The US Court of Appeals for the District of Columbia has overruled FCC’s decision to sanction Comcast for unfair treatment of BitTorrent users. The ruling, which may also effect FCC’s Net Neutrality regulation, means that Comcast could go back to throttling BitTorrent users.
In 2008 Comcast was ordered to stop slowing down BitTorrent users by preventing them sharing files with others. In addition, the company had to disclose all “network management” practices.
The whole Comcast debacle ignited a discussion about Net Neutrality and eventually led to the FCC’s national broadband plan which was released last month. Today, the Court of Appeals overruled FCC’s decision in the Comcast case, with three judges stating that the commission doesn’t have the authority to require ISPs to keep their network neutral.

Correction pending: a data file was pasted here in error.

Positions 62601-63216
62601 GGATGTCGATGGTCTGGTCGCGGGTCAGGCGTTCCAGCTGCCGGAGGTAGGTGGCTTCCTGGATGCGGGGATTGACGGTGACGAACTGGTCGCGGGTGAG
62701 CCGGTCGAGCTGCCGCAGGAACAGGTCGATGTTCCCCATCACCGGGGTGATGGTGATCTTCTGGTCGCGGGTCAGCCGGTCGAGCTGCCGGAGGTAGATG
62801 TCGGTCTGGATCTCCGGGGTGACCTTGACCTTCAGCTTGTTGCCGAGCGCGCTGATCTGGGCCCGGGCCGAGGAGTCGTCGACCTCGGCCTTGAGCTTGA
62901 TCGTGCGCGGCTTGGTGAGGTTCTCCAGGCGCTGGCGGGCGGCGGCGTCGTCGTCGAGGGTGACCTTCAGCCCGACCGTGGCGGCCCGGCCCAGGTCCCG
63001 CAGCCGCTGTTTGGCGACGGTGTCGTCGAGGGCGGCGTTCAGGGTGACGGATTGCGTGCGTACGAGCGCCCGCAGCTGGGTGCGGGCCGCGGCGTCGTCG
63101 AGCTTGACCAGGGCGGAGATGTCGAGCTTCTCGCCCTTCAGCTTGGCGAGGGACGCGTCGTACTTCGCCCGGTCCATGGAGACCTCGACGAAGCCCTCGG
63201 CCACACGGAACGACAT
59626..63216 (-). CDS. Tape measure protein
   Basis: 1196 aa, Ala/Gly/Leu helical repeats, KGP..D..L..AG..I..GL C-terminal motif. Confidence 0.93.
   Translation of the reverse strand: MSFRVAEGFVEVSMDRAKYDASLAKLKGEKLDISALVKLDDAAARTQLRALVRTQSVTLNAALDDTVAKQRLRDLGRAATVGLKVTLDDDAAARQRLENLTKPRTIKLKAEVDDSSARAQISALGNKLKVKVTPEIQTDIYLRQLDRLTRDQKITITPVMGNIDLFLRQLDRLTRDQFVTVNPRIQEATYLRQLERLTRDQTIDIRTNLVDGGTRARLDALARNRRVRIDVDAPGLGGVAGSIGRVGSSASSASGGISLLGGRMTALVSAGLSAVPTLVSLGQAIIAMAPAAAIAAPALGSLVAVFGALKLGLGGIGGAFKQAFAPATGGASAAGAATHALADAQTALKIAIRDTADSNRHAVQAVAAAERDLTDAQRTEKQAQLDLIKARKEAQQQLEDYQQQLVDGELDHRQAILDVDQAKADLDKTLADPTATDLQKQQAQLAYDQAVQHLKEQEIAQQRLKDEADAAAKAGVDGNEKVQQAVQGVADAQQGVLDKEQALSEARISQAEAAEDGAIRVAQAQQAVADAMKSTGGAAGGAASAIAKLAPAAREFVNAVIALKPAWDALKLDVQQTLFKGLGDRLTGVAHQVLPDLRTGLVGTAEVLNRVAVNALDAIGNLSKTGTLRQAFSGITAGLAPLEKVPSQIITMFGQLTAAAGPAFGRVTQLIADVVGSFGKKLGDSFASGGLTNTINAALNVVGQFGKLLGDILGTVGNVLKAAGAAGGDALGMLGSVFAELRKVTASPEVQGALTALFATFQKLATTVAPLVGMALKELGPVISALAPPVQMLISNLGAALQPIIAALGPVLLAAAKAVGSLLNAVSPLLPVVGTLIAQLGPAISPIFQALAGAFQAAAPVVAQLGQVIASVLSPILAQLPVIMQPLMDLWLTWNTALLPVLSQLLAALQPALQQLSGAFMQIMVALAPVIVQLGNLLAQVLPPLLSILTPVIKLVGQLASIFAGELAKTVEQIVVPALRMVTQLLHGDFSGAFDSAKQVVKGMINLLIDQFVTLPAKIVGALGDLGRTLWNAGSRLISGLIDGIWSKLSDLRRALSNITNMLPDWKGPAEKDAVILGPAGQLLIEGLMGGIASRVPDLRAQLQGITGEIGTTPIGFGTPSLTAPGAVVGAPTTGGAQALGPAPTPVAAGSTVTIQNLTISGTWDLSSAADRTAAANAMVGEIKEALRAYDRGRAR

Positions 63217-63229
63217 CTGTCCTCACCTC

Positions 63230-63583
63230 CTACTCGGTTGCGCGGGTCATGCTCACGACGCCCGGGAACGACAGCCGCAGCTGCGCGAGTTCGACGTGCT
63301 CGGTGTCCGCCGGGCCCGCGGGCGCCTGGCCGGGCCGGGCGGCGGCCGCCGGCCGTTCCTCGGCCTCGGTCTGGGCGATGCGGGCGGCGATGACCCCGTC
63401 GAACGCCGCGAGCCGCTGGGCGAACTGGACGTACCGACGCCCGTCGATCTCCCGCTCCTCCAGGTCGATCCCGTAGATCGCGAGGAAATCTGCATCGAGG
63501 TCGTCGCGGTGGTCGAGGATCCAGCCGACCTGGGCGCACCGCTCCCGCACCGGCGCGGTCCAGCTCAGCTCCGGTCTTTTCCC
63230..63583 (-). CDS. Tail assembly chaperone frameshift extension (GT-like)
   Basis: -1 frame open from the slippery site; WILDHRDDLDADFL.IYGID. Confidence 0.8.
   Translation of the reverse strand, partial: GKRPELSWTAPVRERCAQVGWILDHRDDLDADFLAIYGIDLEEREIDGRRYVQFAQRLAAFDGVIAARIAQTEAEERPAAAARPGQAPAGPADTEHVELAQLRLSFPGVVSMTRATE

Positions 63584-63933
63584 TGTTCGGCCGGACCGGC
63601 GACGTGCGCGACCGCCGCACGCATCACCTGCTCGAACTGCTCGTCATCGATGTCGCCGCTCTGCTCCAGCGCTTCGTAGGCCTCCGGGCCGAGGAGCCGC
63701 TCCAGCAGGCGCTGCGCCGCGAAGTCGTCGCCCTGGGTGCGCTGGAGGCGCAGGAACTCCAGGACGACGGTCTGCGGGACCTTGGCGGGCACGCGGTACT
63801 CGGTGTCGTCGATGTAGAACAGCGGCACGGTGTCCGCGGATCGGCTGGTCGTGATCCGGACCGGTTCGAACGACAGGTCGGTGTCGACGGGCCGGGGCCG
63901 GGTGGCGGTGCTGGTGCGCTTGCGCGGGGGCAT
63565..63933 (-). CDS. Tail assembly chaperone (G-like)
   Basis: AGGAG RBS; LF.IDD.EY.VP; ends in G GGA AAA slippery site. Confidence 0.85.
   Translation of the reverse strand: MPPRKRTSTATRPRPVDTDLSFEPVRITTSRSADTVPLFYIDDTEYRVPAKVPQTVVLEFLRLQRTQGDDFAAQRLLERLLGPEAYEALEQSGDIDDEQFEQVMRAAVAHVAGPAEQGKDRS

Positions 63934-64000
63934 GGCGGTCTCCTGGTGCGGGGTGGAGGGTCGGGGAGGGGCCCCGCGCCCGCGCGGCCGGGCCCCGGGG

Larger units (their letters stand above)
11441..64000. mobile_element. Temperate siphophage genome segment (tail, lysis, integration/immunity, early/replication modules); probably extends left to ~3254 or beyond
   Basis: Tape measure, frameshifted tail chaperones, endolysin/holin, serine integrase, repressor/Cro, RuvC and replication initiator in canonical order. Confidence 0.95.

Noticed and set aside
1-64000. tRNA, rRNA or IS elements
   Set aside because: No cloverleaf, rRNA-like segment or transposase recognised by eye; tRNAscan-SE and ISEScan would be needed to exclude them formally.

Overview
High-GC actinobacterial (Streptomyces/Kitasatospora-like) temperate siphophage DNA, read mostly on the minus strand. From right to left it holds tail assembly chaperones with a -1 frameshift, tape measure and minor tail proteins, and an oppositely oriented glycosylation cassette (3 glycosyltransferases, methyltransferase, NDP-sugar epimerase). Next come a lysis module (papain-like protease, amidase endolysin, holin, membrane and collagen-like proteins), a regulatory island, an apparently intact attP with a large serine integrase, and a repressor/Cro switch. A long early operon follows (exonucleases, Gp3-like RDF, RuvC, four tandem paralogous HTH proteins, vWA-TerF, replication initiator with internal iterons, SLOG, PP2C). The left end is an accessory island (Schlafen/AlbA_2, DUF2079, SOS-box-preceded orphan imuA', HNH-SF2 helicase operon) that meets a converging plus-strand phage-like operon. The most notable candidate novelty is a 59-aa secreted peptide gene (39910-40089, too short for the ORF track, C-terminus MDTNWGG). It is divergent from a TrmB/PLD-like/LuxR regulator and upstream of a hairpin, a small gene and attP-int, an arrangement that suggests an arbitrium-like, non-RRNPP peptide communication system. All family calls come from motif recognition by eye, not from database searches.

After appealing FCC’s decision in favor of BitTorrent users, Comcast has finally got the verdict (pdf) it wanted. Although it seems unlikely that the ISP will pick up its old habit of preventing BitTorrent users to seed files, it could in theory do so.
The Court of Appeals ruling states that the FCC did not have the power to regulate ISPs network managing practices, which leaves the commission with two options. It could appeal at the Supreme Court, or it could ask Congress to give it the powers it wants and/or needs.
The latter option will pose potential problems for the likes of Comcast, with the FCC potentially asking not only for powers to deal with this particular case, but for greatly increased powers to regulate the entire sector.
For BitTorrent users on Comcast and other US Internet providers there are uncertain times ahead.